Will the VA research marijuana for veterans? We asked Shulkin ourselves.

Phil Briggs
February 27, 2018 - 2:00 pm

Early morning Tuesday, American Legion members gathered in the Washington D.C. Hilton ballroom, to hear from their National Commander, Congressmen and the VA Secretary. We wanted to find out what Congress and the VA are doing to address the American Legion’s (and the majority of all veteran's) strong demands for medical marijuana research. 

Here’s what they had to say:

Tennessee Congressman, Rep. Phil Roe, M.D., Chairman, House Committee on Veterans’ Affairs

Connecting Vets: I know Secretary Shulkin replied last year to the House Veterans Affairs Committee memo requesting the VA conduct research on medical marijuana. Where are we with that? Where are you with that? Is that something we can pursue this quarter?

Rep. Roe: "Here’s something I wish the VA would do, the VA has a huge research arm as you know. Hepatitis C treatment came out of the VA, and there is so much controversy about cannabis now, we need to study that drug like any other drug. And where there are benefits (if there are any) then we use it for what it’s researched for … there will be black box warnings, just like I have on any other medication. But I would strongly encourage him to go ahead and do this. There is so much discussion about it now, I’ve talked with the FDA about it. "We don’t need state legislators making medical decisions, we need medical people making medical decisions."

Connecting Vets: Have you been able to express that to Dr. Shulkin and let him know the handcuffs are off?

Rep Roe: "I would support him if he did it, and I will make that clear to him."


VA Secretary, David Shulkin, M.D.

Connecting Vets: Last Fall, you replied to Rep. Walz's memo, saying you were unable to conduct research with current legislation in place. As part of your five points, in your address here this morning, you stated you wanted to find a path where veterans don’t begin on an opioid plan. Is medical marijuana research part of that plan and something you are going to do in 2018?

Sec. Shulkin: "First off, Federal law says we can’t use medical marijuana as a clinical tool at this point, so that um …"

Connecting Vets: But, I had several Representatives also state that federal law does not prohibit you from doing the research.

Sec. Shulkin: "Right, I do believe the VA is now able to do research. There are many, many barriers and steps that one has to take. But VA, while it takes a long time, is moving forward in some of those research studies. We have one in Charleston right now that we’re trying to get approved through the appropriate channels.  I do believe that researching and studying anything that could potentially help our veterans is consistent with our mission and we should be looking at that. But we are going to have to adhere to federal law in terms of prescribing, until a time that law would change."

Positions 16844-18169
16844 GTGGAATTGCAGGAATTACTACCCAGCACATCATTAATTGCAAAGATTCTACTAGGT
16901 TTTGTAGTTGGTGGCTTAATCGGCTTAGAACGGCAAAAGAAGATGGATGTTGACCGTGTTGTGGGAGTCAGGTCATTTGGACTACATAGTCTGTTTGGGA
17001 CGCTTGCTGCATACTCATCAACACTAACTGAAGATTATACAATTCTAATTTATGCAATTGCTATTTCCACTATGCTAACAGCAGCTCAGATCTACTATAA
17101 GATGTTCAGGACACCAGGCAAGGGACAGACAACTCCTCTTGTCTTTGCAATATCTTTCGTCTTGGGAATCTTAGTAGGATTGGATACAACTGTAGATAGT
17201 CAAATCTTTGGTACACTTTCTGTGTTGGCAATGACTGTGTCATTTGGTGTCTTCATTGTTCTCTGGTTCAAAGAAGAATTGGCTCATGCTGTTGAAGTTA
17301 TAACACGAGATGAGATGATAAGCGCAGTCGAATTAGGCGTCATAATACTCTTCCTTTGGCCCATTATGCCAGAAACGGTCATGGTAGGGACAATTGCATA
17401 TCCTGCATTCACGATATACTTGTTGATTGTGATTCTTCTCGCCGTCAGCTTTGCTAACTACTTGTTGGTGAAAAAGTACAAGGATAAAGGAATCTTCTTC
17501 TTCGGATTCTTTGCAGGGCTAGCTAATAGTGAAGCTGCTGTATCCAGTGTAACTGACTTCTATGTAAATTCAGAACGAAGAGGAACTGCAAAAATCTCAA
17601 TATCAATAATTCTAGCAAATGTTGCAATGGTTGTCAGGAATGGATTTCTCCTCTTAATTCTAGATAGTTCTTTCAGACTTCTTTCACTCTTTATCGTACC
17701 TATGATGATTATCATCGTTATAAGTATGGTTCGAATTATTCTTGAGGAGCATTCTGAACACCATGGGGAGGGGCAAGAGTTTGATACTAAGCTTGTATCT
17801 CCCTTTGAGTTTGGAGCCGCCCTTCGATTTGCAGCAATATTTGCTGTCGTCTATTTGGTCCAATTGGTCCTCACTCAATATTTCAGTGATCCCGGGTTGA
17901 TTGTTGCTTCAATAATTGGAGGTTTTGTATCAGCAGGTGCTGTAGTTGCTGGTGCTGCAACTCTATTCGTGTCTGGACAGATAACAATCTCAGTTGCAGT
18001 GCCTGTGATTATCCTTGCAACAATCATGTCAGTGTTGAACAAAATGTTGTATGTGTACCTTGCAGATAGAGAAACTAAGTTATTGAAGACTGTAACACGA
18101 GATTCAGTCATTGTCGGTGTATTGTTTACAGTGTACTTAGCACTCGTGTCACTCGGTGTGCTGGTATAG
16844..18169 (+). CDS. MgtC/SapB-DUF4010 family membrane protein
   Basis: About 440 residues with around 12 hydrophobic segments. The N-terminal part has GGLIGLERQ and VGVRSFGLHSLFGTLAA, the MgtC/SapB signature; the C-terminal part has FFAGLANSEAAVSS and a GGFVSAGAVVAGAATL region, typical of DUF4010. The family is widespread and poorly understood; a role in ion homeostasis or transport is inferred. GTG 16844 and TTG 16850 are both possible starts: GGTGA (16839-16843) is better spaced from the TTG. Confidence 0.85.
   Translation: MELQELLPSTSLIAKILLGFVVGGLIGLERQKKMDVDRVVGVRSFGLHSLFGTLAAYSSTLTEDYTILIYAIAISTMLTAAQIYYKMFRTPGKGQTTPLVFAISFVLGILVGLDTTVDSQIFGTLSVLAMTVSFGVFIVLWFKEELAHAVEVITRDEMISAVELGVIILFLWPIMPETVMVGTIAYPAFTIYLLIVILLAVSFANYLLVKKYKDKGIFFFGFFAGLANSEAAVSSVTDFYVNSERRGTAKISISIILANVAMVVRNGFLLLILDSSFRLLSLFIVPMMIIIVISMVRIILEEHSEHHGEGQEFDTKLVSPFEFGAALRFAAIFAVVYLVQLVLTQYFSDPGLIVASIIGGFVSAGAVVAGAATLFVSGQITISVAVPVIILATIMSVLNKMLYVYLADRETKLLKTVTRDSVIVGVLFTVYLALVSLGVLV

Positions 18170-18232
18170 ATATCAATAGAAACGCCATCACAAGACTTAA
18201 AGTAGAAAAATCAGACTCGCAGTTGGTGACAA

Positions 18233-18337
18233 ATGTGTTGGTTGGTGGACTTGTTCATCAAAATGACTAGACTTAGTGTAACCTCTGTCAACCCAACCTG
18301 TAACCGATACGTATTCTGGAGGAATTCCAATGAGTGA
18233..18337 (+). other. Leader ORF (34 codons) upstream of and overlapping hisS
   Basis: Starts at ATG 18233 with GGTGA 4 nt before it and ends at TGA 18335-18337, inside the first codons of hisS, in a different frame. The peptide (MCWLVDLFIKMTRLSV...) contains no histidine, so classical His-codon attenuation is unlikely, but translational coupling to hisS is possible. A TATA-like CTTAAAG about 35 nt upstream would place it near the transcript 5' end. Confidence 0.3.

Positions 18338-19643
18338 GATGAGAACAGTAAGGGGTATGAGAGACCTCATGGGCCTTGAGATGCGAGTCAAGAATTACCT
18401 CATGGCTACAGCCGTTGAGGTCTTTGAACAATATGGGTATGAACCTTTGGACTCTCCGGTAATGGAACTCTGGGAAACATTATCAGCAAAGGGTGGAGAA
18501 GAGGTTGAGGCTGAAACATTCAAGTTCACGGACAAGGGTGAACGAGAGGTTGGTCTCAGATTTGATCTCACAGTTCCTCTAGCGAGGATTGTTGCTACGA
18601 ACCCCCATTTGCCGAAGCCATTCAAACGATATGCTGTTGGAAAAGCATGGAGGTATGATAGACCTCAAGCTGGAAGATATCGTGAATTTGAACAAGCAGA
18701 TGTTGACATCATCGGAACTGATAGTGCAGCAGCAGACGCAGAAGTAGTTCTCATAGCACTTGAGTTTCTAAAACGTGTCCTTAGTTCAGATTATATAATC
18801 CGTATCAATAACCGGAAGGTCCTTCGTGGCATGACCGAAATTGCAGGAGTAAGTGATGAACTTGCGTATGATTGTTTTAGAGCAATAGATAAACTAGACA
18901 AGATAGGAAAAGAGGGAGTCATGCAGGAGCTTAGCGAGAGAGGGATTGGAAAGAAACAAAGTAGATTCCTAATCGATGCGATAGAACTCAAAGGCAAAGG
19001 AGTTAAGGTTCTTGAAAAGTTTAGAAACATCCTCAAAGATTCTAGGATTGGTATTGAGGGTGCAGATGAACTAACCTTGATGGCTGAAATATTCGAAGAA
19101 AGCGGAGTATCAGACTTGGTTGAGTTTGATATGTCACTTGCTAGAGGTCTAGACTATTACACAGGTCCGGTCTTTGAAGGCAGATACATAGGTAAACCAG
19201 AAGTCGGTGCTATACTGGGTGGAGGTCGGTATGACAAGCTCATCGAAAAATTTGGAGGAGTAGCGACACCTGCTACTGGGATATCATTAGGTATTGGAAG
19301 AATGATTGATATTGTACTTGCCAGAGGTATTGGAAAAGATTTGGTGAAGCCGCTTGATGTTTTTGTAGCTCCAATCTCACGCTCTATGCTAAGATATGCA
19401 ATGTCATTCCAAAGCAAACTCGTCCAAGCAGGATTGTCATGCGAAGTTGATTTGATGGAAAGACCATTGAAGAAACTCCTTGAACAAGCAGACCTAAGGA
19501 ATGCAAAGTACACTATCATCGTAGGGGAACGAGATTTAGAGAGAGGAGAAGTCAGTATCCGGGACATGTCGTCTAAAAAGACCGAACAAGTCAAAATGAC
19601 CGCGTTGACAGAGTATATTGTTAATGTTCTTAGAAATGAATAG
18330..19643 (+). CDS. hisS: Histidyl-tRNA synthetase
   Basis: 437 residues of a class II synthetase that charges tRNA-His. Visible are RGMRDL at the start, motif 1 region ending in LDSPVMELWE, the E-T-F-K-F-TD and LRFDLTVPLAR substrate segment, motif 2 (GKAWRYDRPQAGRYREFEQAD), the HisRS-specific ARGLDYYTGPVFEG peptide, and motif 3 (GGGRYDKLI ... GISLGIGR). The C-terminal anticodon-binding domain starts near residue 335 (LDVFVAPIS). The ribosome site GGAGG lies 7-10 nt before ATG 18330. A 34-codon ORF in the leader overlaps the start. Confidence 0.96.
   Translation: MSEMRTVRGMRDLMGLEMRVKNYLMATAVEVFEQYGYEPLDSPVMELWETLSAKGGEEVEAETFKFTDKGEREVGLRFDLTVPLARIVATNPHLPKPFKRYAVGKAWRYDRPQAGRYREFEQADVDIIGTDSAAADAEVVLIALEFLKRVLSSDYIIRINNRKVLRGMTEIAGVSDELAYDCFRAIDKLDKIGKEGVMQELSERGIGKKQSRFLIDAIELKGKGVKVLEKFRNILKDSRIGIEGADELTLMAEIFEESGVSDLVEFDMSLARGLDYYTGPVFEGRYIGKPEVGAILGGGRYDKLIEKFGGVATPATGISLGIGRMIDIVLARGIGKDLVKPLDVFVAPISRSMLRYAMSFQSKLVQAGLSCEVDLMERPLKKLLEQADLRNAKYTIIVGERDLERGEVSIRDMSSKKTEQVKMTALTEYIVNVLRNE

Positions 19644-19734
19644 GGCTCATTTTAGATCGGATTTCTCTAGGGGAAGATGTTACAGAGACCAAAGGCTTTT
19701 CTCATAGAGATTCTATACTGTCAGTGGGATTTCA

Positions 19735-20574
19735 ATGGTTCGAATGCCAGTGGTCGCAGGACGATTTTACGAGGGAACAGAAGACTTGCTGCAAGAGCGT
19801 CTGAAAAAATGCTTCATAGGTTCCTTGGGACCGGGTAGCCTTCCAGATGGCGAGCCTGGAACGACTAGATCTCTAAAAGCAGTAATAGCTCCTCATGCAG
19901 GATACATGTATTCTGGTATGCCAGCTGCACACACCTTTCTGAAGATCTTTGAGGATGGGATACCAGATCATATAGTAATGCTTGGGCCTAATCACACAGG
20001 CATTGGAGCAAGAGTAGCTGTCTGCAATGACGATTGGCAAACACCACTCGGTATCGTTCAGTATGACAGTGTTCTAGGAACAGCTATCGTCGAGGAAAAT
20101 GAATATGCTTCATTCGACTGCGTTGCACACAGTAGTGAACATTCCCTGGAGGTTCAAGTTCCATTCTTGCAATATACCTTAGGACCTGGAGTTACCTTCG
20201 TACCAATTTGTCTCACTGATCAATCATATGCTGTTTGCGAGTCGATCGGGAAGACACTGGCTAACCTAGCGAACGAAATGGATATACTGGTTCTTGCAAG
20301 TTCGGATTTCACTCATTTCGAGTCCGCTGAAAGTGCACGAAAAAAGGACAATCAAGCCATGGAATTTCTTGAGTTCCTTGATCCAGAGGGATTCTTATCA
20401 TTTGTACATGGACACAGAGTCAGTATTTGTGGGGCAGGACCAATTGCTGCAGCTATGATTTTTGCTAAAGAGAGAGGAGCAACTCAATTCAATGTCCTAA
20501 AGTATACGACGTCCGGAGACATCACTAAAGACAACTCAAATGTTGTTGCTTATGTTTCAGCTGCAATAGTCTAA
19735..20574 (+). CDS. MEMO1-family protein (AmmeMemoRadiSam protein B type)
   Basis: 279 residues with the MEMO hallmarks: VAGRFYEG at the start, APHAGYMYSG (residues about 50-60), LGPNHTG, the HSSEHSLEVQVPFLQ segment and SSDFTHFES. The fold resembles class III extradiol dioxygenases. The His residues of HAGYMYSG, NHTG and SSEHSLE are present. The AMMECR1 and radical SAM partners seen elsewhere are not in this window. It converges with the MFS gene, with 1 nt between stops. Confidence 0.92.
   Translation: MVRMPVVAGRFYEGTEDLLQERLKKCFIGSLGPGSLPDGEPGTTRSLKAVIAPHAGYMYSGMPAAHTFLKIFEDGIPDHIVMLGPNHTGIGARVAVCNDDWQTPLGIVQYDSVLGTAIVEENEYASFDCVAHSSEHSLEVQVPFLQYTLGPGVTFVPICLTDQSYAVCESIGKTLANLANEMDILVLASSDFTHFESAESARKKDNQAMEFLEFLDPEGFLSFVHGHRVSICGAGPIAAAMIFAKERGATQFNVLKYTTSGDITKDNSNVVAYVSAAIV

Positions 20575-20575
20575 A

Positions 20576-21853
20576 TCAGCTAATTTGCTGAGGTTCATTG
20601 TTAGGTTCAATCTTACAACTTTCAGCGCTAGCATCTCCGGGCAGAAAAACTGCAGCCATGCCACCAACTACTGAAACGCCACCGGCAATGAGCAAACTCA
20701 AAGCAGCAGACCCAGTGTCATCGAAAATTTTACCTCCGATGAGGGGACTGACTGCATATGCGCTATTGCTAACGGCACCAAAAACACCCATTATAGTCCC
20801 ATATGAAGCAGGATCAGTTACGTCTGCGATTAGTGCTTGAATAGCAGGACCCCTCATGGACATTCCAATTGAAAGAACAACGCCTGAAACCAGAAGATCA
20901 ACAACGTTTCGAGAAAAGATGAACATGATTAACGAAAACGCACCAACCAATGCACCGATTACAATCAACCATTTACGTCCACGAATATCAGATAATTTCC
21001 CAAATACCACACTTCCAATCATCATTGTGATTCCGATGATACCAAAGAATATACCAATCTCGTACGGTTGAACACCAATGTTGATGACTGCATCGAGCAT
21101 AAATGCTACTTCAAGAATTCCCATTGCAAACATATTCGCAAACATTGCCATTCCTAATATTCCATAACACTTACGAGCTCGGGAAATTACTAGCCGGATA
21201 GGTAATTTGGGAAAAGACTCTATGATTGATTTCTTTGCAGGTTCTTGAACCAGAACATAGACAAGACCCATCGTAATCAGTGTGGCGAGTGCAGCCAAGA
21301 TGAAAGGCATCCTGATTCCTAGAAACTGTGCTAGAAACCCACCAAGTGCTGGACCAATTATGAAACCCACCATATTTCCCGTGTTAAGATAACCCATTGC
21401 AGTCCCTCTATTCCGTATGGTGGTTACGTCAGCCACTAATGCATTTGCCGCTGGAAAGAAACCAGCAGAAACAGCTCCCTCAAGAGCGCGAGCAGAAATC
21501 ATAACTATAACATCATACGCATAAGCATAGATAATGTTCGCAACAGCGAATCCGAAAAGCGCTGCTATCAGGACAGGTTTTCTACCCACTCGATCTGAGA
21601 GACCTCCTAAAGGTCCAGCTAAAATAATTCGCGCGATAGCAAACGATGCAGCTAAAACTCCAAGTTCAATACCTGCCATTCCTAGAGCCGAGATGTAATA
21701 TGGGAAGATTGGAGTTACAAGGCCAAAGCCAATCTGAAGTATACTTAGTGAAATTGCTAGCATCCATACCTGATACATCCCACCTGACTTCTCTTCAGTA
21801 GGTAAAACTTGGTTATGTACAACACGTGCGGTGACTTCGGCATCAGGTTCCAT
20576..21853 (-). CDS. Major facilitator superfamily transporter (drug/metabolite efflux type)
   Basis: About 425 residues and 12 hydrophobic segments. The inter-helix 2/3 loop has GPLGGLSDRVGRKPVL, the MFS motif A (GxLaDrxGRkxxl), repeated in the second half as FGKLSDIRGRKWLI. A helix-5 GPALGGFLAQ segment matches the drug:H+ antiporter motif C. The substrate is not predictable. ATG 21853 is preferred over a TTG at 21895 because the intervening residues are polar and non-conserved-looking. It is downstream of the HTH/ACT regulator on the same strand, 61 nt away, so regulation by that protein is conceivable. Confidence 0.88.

Connecting Vets: But do you see research happening on the horizon in 2018?

Sec. Shulkin: "I do. It’s difficult to do the research, but we are putting in applications, and we're committed to studying anything that would potentiually help veterans."

Ellen Mihiser, Reporter, Synopsis: Along those lines, do you support the VA clinicians helping veterans in those states where there is legal medical marijuana? Helping them get their paperwork filled out so they can access it outside, without actually providing the prescription?

Sec. Shulkin: "Yeah, I think our understanding of the law is that our doctors cannot participate in the approval process, and the requirements for getting medical marijuana, but what we do want our doctors to do is be talking with their patients about what their using, in terms of something being prescribed by an outside doctor and incorporating that into an overall assessment and care plan."

Ellen Mihiser, Reporter, Synopsis: If the veteran gets care from a community provider, who does prescribe them medical marijuana, does that preclude them from getting paid by the VA for that visit?

Sec. Shulkin: "Hmmm…That’s a good question. Um, I don’t think it would, if that were an authorized visit, but I’m going to havbe to look into that answer further. But if that is care by a licensed physician, I don’t know that we precluded from that."

Connecting Vets will follow up on these comments, and in particular, the status of the research study mentioned by Secretary Shulkin in the coming weeks.